What are Complete College America’s Game Changers?

Complete College America is an organization designed to work with higher education from the state point of view.  Their recommendations are intended for institutions and for the states.  Parents can begin by understanding what states and schools can and should be doing.  But then parents and their students can think about how they might implement some of these Game Changers personally.

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What is “On Time” Graduation? Four Years is Becoming a Myth

You send your student off to college and assume that four years later he will graduate with a degree.  You plan on four years — and you work hard to budget for four years.  And then you realize that it may take your student longer than four years to graduate.  Why is your student the exception — not graduating on time?

It turns out that your student who may need five — or even six — years to graduate is not the exception, but the norm.  A recent report, Four —Year Myth, released by the organization Complete College America points to this new direction in higher education.  The information is sobering, and important for college parents to understand.

Whose report is this?

Complete College America is a national nonprofit organization established in 2009 with the mission of working with the states to ”significantly increase the number of Americans with college degrees and to close the attainment gaps for traditionally underrepresented populations.”

According to this organization, between 1970 and 2009, undergraduate enrollment in the U.S. more than doubled, while the completion rate has remained unchanged.  Clearly, more students are gaining access to college, but not completing their degrees.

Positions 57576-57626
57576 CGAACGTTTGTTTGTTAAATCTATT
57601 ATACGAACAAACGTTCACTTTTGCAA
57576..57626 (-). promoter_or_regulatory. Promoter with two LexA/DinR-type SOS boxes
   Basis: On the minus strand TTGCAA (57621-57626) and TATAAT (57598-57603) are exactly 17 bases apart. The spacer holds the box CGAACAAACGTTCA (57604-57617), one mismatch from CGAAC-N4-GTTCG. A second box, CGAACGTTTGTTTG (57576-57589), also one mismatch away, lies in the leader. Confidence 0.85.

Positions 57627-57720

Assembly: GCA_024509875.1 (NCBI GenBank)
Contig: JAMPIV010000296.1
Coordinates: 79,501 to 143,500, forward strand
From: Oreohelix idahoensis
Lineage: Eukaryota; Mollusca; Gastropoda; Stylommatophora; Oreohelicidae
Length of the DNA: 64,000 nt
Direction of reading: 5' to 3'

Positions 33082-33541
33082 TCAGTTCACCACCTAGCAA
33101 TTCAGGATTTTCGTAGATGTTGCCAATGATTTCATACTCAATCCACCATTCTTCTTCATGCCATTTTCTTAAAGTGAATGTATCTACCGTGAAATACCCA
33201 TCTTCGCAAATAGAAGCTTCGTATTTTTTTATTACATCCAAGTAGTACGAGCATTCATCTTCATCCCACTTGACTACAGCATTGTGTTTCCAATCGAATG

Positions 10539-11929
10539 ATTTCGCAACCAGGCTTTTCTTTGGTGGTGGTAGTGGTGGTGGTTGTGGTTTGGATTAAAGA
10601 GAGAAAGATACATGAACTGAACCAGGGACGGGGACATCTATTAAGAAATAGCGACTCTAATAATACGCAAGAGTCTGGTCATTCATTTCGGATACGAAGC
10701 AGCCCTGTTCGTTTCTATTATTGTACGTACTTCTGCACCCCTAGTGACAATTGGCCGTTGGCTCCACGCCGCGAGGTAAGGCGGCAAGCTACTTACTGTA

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Deferred? Waitlisted? Help Your Student Take Action

The college admissions process is a roller coaster for everyone.  Students spend months, or years, preparing — taking the right classes, taking tests, visiting schools, filling out applications, writing essays, securing recommendations.  It’s exhausting and everyone is anxious for the process to conclude.

Many students send their applications for Early Action or Early Decision and hope to have an answer by December.  Other students apply through rolling admission or regular admission and hope to know their fate by early spring.

But two specific situations can thrust your student into limbo.  If your student has applied to school through Early Action or Early Decision and is deferred, she will need to wait to have her application reviewed with the regular pool of applicants in the spring.  If your student applies for regular admission and is wait listed, she will need to wait, sometimes well into the summer, to hear whether there will be a place for her — and this will depend on the response rate from those who have been offered a place through regular admission.

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Resolutions for 2015 for College Parents (and Almost College Parents)

Each year at College Parent Central we focus on some resolutions for the New Year.  We know it’s often hard (if not impossible) to keep our resolutions, but focusing on some goals for the new year is a good exercise.  It helps us think about where we’ve been and where we’re going.

If you’re a college parent (or almost a college parent), focusing on where you’re going in the next few years may be a combination of the unknown, the scary, the exciting, and just simply the adventure.  We hope that you and your student find joy and meaning in that adventure.

We’ve offered some resolutions over the past few years and we think they are still worth considering (especially if you’re new to this college parent world).  Check out our earlier New Year resolutions at the end of this post.

For 2015, we’d like to offer 8 resolutions for parents – whether you are college parents now or still high school parents just beginning the college journey.  Like so many resolutions, these may be tough, but we hope you’ll come back to the list throughout the year and see how you’re doing.